Today is the day that 18 year olds in the UK get their A Level results and this will generate a wide variety of responses. For some this will be mean momentary happiness as they prepare for university; for some there will be panic as they rush to find an alternative course that will accept them and for others there will be the despair of wondering what they will do now.
But underlying all of this is a real concern as to whether or not it matters! For the whole process underpins a system that, if you make it to the degree stage, will produce an average starting salary of about £4000 per annum less than the UK average wage. Even the high flyers will only manage to start at about £3000 more than the average wage.
Even worse than this, those jobs will start with a significant debt that will need to be paid and repayments will probably kick in just when you want to get married, own a house and start a family.
But probably the biggest concern is that the whole charade is predicated on the idea that this is the main route to ultimate success. So why does the establishment continue to predicate this idea and seek to manipulate the system to maintain it? After all, it has long since been proven that degrees are not the route to economic success.
Why are universities sitting with nearly 30,000 course places unfilled today and why are they now offering inducements such as guaranteed accommodation to fill those places? Why is the government examinations body massaging the grade levels to ensure that top grades continue to rebuff the normal distribution curve beloved of statisticians?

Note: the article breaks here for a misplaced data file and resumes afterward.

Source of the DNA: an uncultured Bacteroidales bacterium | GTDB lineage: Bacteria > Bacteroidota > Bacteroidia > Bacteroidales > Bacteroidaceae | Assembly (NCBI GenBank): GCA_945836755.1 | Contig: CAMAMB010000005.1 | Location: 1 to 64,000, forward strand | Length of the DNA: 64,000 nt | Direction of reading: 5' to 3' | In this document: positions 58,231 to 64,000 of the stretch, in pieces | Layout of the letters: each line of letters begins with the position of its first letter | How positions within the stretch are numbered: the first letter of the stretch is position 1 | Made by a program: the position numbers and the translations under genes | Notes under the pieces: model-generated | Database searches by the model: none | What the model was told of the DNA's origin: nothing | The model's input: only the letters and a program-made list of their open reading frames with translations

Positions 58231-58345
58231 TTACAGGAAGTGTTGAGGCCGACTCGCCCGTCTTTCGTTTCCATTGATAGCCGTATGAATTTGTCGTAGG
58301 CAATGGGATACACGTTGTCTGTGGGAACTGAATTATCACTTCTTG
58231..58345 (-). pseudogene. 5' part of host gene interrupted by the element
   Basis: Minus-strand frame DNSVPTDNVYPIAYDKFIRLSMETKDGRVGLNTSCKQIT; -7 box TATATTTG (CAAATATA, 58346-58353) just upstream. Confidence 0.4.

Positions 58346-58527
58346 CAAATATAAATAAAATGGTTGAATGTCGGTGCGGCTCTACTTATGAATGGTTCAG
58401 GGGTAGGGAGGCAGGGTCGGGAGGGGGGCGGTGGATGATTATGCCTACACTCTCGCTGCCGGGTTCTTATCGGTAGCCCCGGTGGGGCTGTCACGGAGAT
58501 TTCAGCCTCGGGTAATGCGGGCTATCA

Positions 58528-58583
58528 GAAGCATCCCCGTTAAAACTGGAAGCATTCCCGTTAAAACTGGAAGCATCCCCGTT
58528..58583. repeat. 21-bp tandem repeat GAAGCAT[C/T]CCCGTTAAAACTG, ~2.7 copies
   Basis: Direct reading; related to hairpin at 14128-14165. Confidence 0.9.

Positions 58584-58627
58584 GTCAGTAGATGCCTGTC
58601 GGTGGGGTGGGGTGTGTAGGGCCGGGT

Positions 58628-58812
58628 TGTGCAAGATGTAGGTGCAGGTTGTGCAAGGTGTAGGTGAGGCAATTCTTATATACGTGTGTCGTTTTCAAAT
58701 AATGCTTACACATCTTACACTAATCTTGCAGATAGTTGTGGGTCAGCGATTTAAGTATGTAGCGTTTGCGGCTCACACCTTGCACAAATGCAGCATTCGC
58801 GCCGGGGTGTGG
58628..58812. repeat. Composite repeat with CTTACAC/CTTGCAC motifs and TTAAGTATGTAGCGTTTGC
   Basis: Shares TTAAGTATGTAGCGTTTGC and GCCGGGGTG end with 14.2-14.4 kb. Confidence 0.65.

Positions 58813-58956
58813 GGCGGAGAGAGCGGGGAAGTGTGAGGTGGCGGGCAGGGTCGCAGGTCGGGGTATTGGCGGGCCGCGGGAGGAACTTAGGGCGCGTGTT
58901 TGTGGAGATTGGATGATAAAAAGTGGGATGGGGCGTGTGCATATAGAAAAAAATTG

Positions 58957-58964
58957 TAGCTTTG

The cynical answer is that they are driven by self-interest. Universities need students for funding in order to pay the exorbitant salaries that their staffs now receive. How else could you afford to pay someone so much more for running a university than we pay the prime minister for running a whole country?
Equally, the civil servants that oversee examinations are themselves products of the system and success for them is improvement of results year on year until everyone gets an A and is considered brilliant.
This whole education system was predicated on an orderly system that produced uniformly trained individuals at the bottom end of the work ladder up to the university-qualified leaders. Today about a third of the world’s billionaires have no degree and the IT world is dominated by university dropouts.
Recently I launched two entrepreneurship awards for my old university that focused on the creative arts. At the first year of judging I was struck by what the participants conveyed.
These were people with a clear creative ability, with a good business brain, but also with a social conscience that required them to produce creative solutions that had a social benefit. These were not people that wanted to slavishly follow a pre-set employment path determined by parents and careers teachers.
I do not believe that many of the young people of today want to enter the study sausage machine. I also suspect that most parents that encourage their children down this route are ill informed about the future that their children are preparing for. As for the universities and civil servants, I will give them the benefit of the doubt and assume that they are ignorant of the ’real’ world that the young people will live in.
But unless parents, universities and civil servants wake up to the fact that the fast changing world needs creativity and less clones, August next year will just see another rearrangement of the seats on the Titanic.